Parents tend to want their children to be well-rounded both scholastically and with extracurricular activities, from sports to the arts to community service, in order for each child to grow as a person and best contribute to society.
When a child begins participating in extracurricular activities, however, parents quickly realize something else: Activities can become expensive. Sports equipment, music lessons, art supplies, dance attire, and club or team costumes and trips don’t come cheap.
If you’re concerned about your child’s extracurricular activities putting a dent in your budget, consider these tips:
Take a trial run. Because children might be enthralled with something one day and completely over it by the next day, make sure that your child is truly passionate about an activity before committing to it long term. For instance, take him or her to a field to play soccer a few times before signing up for a soccer league.
Buy second-hand gear. Whether it’s a clarinet or a pair of basketball shoes or oil paints, your child will most likely need some kind of equipment to participate in extracurricular activities. Although you might think that your child needs the best new equipment, this probably isn’t the case, especially if your child is just beginning a new activity. To save money, consider buying the equipment at a second-hand store or online.
Teach your skills and abilities to your child. Just because you would like your child to develop skills doesn’t mean that those skills shouldn’t include your own. Do you play a sport or instrument, speak another language, love to cook, or volunteer at a local nature center? Coach your child in whatever your talents and interests might be, so that you can spend more quality time together and save money to boot.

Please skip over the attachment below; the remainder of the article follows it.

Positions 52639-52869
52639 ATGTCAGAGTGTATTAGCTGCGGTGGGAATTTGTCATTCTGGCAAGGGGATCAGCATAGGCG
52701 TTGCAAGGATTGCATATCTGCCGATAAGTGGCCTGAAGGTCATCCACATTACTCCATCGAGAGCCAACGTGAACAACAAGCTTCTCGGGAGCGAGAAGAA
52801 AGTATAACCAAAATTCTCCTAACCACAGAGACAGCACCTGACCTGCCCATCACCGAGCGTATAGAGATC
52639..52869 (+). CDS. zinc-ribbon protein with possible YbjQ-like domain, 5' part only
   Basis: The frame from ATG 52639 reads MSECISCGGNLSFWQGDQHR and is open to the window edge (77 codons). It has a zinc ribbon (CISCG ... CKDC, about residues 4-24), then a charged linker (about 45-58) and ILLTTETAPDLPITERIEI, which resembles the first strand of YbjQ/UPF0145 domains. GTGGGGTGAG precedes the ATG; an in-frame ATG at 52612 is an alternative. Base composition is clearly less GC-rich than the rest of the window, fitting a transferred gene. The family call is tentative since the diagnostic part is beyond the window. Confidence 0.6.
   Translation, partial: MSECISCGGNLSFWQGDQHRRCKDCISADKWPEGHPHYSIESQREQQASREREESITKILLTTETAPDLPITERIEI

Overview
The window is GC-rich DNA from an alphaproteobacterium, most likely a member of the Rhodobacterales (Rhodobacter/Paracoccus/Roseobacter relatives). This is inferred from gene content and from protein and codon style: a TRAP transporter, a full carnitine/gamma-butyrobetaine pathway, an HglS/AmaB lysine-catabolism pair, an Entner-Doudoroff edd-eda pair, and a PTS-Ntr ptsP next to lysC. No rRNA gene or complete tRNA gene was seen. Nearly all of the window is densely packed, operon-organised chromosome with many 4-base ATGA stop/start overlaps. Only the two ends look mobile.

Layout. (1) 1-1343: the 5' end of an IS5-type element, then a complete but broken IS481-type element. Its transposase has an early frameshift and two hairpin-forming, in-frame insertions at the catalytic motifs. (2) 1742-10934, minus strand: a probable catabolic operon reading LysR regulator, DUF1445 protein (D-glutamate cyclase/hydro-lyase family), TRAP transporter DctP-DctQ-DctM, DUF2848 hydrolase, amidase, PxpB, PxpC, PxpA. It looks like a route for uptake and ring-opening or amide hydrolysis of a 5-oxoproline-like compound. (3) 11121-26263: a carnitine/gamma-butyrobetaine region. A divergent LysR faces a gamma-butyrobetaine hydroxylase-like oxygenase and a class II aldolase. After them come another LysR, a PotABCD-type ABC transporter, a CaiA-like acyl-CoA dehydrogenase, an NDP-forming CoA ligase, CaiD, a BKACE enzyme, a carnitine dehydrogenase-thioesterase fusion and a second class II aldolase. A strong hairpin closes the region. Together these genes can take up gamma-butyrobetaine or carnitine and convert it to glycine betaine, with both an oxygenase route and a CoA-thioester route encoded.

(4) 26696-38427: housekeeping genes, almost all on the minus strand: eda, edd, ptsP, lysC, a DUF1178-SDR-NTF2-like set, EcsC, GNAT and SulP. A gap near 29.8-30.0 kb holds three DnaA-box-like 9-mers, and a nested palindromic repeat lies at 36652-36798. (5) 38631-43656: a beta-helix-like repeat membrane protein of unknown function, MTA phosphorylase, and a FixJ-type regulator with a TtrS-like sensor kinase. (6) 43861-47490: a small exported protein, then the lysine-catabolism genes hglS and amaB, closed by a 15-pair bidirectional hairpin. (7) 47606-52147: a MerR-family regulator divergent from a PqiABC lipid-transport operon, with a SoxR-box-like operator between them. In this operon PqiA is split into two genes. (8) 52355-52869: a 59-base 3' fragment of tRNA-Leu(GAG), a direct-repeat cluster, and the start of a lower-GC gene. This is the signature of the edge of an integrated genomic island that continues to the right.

Sign up early. If your child is passionate about an activity and ready to sign up for lessons or a sports league, try to do so early on. Organizations sometimes offer a discount to people who sign up early within a specified period. As long as you are sure that your child is serious about the activity, be sure to take advantage of any early savings opportunities.
Know when to say “no.” Although your child may eagerly claim to want to participate in every club, sporting team, or activity that he or she hears about, it’s important to realize when the family schedule or budget has reached its limit. All family members need time to relax and to spend time with each other and friends. If your child already participates in too many extracurricular activities, help him or her to choose those that he or she enjoys most.